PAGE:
Africa projects help keep strong growth on track
When Consolidated Infrastructure Group (CIG) listed in late 2007 it was a R200m annual revenue quarrying company. Raoul Gamsu, CIG’s dynamic CE, had far bigger plans.
The transformational move by Gamsu came in 2008 when CIG acquired electrical infrastructure project specialist Consolidated Power Projects (Conco). It was the decisive factor in CIG’s exceptional growth, in which annual revenue has soared to over R4bn and headline EPS has risen by an average of 32%/year over the past three years.
Conco’s expansion into markets outside SA, especially in Africa, has been vital to CIG’s growth. Despite economic headwinds in many African countries Gamsu remains bullish on Conco, which generates a third of its annual revenue of around R3.6bn outside SA.
Contracts are rolling in for Conco, which contributes half of CIG’s taxed profit. Gamsu says: “We are busy on projects in 15 African countries.”
Conco’s international order book, at the end of CIG’s half year to February, was R2.2bn, up from R1bn a year earlier.
“They are all firm orders secured by guaranteed funding,” says Gamsu. “Tenders we have submitted awaiting adjudication are up from R6.9bn to R8.5bn.”
In SA, Conco is having mixed fortunes. In its conventional power operations the order book shrank from R1.7bn to R1.3bn in the 12 months to February. Gamsu attributes this primarily to a lower level of contracts being awarded industry-wide by municipalities.
On a positive note, Eskom — after two years of constrained spending on its transmission system — is again calling for tenders. Reflecting this, Conco’s tenders awaiting adjudication jumped from R2.3bn to R4bn in the 12 months to February.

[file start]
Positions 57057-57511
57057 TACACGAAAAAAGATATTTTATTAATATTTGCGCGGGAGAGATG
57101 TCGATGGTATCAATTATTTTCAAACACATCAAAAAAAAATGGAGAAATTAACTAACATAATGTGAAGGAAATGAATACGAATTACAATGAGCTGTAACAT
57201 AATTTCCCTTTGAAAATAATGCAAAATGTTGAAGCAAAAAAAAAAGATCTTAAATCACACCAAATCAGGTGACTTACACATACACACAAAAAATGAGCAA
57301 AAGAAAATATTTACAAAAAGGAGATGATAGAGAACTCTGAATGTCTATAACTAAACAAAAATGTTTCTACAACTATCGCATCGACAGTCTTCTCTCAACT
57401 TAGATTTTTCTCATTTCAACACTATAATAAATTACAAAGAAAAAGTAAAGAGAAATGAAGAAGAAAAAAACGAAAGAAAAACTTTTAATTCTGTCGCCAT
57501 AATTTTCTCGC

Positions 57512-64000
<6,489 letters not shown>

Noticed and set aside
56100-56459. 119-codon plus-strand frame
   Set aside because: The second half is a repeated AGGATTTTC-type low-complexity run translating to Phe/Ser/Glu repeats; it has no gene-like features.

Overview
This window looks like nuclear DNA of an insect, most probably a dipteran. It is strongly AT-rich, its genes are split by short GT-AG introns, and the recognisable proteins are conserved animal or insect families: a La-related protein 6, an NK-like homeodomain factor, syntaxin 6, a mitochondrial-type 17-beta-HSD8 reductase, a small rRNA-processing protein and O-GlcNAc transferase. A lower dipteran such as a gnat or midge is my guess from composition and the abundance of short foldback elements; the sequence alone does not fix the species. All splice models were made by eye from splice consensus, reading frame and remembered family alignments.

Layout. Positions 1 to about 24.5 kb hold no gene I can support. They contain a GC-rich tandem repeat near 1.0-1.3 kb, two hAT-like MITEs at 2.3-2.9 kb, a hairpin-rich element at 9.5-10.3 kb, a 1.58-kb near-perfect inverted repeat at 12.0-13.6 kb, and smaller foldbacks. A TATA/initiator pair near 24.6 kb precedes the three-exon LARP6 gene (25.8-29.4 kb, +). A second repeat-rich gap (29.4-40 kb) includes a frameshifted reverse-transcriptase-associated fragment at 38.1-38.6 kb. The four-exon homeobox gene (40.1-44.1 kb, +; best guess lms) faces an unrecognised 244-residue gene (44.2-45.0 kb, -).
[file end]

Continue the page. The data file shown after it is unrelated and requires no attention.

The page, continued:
Conco is making progress in SA’s renewable energy (RE) infrastructure space, which accounted for 28% of its revenue in the six months to February.
Conco’s RE order book is also strong, having more than doubled from R1.5bn to R3.3bn. These orders form part of round three of government’s RE programme. Round four is subject to delay but when it goes ahead it will, says Gamsu, “hold huge potential”.
CIG is not all about Conco. In 2012 CIG made a decisive diversification move when it acquired a 30,5% stake in Angola Environmental Serviços (AES), a recycler of lubricant oil used in the oil and gas drilling process.
AES is a big factor in CIG’s performance and contributes almost a third of group taxed profit. Though it has not experienced a profit fall in the wake of the oil price collapse, a key concern is CIG’s ability to
remit dividends to SA, given the US dollar shortage in Angola.
This year, for the first time, CIG becomes eligible under Angolan regulations to receive dividends. “It will be difficult,” concedes Gamsu, “but in our favour, the oil industry is the biggest foreign exchange earner and receives preference.”
He is acutely aware of the need to diversify CIG’s profit base. The first move in this direction came in November 2014 with the acquisition of Tractionel, a specialist in rail electrification projects. Its main clients are Transnet, Passenger Rail SA (Prasa) and Metrorail.
Tractionel contributes 4% of group taxed profit and is not yet a major factor in CIG’s fortunes. Gamsu believes this will change.
“We are still waiting for Transnet to start tendering for depots to be constructed for its new electric locomotives.”
CIG is on the verge of pressing the “go” button of its start-up venture, CIGenCo, which will take big equity stakes in small to medium-size gas and RE power plants. Its current focus is on a pipeline of five projects, three solar and two dual fuel.
CIG is now preparing to enter, as Gamsu puts it, “an organic growth and investment cycle that could transform the group”. It points to the next chapter of the CIG growth story which, while not without risks, is likely to be a rewarding one for investors.